2015 was a year of anniversaries – some happy, some sad, some bittersweet. As each anniversary came and went this year, I made a mental note, but didn’t otherwise recognize it. Doing so distracted me from the flow of daily events, and besides that, it made me feel old. However, sitting here on the eve of the eve of a new year, I feel like collecting and recognizing these anniversaries. If you were a part of any of them, you know how special they were.
2014 – Mabes joined the angels (one year ago)
This is perhaps the most bitter of all the anniversaries. My mother was much more than a parent. She was a dear friend and companion, a trusted advisor, a role model. I miss her terribly, every day, and I regret that she gave so much more to me than I was ever able to give to her. She was God’s greatest gift, and I will spend every day for the rest of my life giving thanks for her love and example.
2014 – Founding of the Urban Entrepreneurship Initiative (one year ago)
Growing up during the heyday of Flint Michigan, I learned firsthand, through the success of the auto industry, the importance of entrepreneurship and industry. Upon returning to Michigan in 2007, I was driven to use the power of entrepreneurship to revitalize once-great urban communities like Flint and Detroit. This drive culminated in the founding of the Urban Entrepreneurship Initiative, and the first Urban Entrepreneurship Symposium, held in October, 2014. We followed that up with another one in October of this year.
2005 – Mimi joined the angels (ten years ago)
My beloved big sister Elizabeth Bernice (Tarver) Davis passed away on June 28, 2005. She was a multi-talented person: a registered nurse, an outstanding cook, a world-class singer. She and her husband Evans hosted the best holiday feasts, and everyone was welcome. She and my mother were especially close, and it was her passing that convinced me to move back to Michigan, because I wanted to fill at least a part of the void my mother felt.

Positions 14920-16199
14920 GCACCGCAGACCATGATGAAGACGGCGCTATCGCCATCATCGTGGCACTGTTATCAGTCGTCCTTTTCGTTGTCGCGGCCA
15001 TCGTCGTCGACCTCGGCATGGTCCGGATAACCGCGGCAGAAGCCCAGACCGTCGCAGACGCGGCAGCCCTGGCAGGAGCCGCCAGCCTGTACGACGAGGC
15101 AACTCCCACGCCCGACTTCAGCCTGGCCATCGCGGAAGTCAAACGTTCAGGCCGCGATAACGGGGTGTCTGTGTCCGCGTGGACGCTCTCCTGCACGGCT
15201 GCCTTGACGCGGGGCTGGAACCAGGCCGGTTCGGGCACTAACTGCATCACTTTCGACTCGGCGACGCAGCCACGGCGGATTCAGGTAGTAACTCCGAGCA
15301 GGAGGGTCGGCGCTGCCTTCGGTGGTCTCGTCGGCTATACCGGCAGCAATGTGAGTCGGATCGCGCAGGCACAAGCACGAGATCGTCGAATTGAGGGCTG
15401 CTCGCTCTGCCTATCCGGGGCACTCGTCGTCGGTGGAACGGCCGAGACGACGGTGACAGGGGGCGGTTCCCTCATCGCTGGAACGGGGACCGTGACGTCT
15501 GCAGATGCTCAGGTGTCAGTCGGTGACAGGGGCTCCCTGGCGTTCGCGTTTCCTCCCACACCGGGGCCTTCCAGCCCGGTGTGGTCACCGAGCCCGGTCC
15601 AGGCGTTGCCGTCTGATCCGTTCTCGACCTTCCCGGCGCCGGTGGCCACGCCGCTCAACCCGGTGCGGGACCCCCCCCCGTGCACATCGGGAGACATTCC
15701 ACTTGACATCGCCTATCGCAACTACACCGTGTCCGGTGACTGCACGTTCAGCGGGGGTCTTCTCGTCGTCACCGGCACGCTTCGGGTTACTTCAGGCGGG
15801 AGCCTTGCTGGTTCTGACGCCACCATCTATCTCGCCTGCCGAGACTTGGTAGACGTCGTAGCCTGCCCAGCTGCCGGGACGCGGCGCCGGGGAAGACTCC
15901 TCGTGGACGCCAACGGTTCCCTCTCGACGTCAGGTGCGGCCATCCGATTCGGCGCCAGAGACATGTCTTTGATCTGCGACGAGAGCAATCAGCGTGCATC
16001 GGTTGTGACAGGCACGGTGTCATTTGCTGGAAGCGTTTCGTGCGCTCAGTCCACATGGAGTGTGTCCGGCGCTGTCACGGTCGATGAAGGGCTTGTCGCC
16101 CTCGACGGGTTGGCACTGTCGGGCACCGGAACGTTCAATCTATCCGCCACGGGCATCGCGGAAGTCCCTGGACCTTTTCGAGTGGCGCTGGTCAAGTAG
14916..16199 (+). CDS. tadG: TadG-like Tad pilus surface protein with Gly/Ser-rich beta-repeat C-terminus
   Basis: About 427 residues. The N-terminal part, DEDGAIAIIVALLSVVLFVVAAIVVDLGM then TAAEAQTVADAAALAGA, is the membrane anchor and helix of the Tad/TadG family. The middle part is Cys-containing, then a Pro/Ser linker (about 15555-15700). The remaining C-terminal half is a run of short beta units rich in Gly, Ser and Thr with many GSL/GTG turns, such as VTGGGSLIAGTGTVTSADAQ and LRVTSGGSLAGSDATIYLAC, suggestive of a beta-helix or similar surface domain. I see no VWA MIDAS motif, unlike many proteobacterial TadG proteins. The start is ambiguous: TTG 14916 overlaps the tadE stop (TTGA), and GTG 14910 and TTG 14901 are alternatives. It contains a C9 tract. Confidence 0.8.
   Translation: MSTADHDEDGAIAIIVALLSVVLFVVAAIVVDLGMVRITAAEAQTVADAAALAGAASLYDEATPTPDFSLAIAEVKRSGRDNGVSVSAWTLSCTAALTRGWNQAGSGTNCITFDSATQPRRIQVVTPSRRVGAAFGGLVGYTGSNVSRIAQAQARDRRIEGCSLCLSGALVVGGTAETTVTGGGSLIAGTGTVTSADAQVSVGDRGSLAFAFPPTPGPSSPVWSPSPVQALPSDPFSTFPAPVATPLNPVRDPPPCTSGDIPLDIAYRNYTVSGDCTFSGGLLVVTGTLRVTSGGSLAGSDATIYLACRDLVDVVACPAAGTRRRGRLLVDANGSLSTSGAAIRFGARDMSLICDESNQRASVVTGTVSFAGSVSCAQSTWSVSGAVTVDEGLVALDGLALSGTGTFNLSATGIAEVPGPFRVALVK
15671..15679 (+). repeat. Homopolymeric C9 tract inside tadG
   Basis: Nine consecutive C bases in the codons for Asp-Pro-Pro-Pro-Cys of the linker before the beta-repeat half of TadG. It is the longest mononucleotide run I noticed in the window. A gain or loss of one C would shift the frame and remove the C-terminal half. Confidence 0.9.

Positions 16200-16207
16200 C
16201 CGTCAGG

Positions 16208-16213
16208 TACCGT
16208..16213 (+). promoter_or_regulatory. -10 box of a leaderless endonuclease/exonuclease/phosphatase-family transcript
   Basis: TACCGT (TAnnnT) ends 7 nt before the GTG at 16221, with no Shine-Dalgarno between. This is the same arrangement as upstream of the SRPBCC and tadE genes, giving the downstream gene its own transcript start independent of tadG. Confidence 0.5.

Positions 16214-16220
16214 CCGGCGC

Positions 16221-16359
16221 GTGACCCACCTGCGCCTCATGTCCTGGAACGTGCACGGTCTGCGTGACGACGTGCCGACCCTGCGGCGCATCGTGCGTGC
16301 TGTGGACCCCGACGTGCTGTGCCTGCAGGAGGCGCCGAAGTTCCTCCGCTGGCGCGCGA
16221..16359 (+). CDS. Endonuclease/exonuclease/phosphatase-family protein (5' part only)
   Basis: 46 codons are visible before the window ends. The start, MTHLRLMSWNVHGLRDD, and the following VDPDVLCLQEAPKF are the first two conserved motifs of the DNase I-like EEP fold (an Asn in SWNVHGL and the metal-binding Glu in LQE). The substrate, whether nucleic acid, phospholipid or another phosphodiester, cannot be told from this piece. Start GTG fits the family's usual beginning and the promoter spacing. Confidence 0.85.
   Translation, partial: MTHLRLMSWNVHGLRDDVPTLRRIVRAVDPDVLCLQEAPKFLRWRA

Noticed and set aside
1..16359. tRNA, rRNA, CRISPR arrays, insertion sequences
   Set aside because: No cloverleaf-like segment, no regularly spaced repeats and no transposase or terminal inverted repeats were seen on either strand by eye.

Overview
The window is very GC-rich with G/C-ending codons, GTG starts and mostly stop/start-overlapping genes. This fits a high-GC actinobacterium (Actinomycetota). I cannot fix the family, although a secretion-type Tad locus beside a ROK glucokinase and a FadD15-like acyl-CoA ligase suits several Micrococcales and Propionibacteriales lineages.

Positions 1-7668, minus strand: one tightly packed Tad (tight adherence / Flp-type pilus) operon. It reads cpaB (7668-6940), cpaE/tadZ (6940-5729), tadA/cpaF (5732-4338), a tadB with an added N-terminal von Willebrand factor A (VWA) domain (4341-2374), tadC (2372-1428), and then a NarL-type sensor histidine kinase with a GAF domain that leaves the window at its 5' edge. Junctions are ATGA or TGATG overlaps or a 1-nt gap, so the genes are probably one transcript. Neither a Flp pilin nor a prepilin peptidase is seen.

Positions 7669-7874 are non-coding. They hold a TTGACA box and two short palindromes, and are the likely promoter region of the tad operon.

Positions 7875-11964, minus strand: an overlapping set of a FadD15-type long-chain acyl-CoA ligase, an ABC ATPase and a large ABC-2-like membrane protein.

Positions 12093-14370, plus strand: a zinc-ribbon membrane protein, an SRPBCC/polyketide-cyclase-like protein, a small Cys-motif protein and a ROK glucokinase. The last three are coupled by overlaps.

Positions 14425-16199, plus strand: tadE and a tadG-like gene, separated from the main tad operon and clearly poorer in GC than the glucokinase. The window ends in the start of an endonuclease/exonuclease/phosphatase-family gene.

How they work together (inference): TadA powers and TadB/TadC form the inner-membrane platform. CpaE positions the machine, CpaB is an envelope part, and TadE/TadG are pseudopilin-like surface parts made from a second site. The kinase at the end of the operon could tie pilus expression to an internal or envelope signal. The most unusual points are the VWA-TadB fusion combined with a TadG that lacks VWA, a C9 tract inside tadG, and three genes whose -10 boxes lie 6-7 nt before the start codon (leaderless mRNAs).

2005 – Yours truly stars in The Wiz (ten years ago)
Ever since seeing The Wiz on Broadway in 1977, I dreamed of performing in that show. In the spring of 2005, I read that auditions were being held for a production of The Wiz at the Count Basie Theater in Red Bank, New Jersey, I gathered all my courage and joined the ranks of the twenty-somethings (and younger) who were auditioning for a role. You can imagine my absolute glee when I was selected for the title role – The Wiz! Now I won’t pretend that my acting was Broadway-ready. In fact, the nicest thing that the local newspaper review said was that I was “an accomplished singer.” I’ll take that, I guess. It was, however, one of those peak experiences in life, and one I’ll never forget. I’ll also never forget practicing the role in front of my sister in her hospital room, just a few weeks before she died. That’s a memory that will remain with me.
2005 – Jamaica on the Navesink (ten years ago)
In August of 2005, I produced a concert to benefit the Red Bank Education and Development Initiative. The concert was called “Jamaica on the Navesink,” and the star of the show was my dear friend, the Jamaican Jazz/reggae diva Karen Smith. I had the privilege of performing the opening act with an eight-piece band of local all-stars, and then Karen came on and brought down the (full) house. The concert was the first one open to the public in the brand new Two River Theater. Many of the people who attended said it was the best concert they had ever attended in Red Bank. The night was another one of those peak experiences for me, one that still reverberates in my head these ten years later.
2000 – Founding the Red Bank Education and Development Initiative (RBEDI) (fifteen years ago)